Silk is a biological material, a protein fibre produced through a process called spinning. It is unique to the arthropods, where it is wide spread.  The most famous silk producers are the spider and many moths, foremost among them the silkworm.  However it may surprise you that silk is spun by some bee’s and ants too! The evolutionary success of silk can be attributed to its versatility, being used for protection from predators to capturing of prey with reproduction and dispersal of young in-between. Spiders are exceptional in producing more than one type of silk.  Indeed they are able to make up to  seven different types of silk, with each fibre possessing mechanical properties specifically tuned to their biological function. 

Whilst silk is clearly an attractive material in nature man has also been captured by its qualities. The silk of the Chinese silkworm (Bombyx mori) is the world’s oldest commercial fibre, dating back over 5000 years. Being one of only two truly domesticated insects (bees being the other) today Bombyx are reared in the millions and current worldwide production of silk is in excess of 100,000 metric tonnes with a value of over $1bn (before the added value of high-end textiles). However the reasons for the commercial success of silk go way beyond simple aesthetics. Spider silk in particular is weight for weight stronger than steel and it is much tougher than Kevlar. It could be considered the pinnacle of any fibre production process and quite unlike its industrial counterparts silk is ‘green’, being produced sustainably at room temperatures, using only water as a solvent and being completely biodegradable.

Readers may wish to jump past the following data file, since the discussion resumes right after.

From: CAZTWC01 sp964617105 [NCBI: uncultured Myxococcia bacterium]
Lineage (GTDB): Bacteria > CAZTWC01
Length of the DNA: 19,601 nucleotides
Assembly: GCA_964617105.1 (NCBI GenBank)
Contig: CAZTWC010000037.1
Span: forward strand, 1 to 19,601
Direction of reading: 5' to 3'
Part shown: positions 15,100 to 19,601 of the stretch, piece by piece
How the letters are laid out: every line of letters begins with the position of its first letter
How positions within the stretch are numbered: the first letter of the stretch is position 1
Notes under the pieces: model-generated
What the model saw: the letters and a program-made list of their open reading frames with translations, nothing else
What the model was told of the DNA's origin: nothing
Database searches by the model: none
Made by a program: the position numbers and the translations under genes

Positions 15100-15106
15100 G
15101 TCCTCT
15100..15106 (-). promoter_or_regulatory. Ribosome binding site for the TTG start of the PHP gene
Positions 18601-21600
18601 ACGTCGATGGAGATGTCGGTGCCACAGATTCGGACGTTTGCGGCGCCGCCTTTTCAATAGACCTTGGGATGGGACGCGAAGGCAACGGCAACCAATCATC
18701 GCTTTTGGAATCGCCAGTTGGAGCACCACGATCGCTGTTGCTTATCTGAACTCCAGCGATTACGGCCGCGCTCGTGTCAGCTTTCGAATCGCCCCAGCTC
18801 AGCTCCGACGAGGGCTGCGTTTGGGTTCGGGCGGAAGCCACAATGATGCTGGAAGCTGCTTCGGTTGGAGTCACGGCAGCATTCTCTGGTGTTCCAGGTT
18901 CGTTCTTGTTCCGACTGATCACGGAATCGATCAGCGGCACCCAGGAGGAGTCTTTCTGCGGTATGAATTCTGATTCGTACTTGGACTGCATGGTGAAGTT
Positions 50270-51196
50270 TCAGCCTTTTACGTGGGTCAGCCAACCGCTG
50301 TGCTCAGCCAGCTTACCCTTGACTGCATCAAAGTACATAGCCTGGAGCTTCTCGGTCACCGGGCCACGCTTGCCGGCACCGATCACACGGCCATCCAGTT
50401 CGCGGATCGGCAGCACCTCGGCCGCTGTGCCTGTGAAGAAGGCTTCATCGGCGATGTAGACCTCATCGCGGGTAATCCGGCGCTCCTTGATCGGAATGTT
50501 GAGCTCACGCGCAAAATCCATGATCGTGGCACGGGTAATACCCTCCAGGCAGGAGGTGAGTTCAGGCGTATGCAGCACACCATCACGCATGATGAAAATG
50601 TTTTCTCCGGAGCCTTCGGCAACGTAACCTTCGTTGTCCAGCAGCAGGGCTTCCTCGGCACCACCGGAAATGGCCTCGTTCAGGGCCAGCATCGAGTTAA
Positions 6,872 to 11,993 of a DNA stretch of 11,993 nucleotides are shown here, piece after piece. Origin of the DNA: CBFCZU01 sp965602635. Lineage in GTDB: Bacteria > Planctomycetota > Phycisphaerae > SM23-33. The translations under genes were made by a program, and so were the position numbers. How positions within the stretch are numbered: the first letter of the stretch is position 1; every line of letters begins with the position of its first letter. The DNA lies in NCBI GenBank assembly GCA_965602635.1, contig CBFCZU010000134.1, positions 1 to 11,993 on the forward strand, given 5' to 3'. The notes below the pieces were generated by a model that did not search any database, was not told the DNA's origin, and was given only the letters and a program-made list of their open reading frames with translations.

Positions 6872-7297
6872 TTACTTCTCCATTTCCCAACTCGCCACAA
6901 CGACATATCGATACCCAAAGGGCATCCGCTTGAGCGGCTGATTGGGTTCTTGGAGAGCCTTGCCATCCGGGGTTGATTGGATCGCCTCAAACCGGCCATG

Figure caption: The Chinese silkworm Bombyx mori

Yet despite our fascination with this supermaterial for five millennia we know surprisingly little about its evolutionary origins and synthesis. However because silk has been selected primarily for its physical properties and to perform outside the body, it is possible to translate the testing methodologies we use to characterise our man-made materials to try to understand why silk is so interesting and important.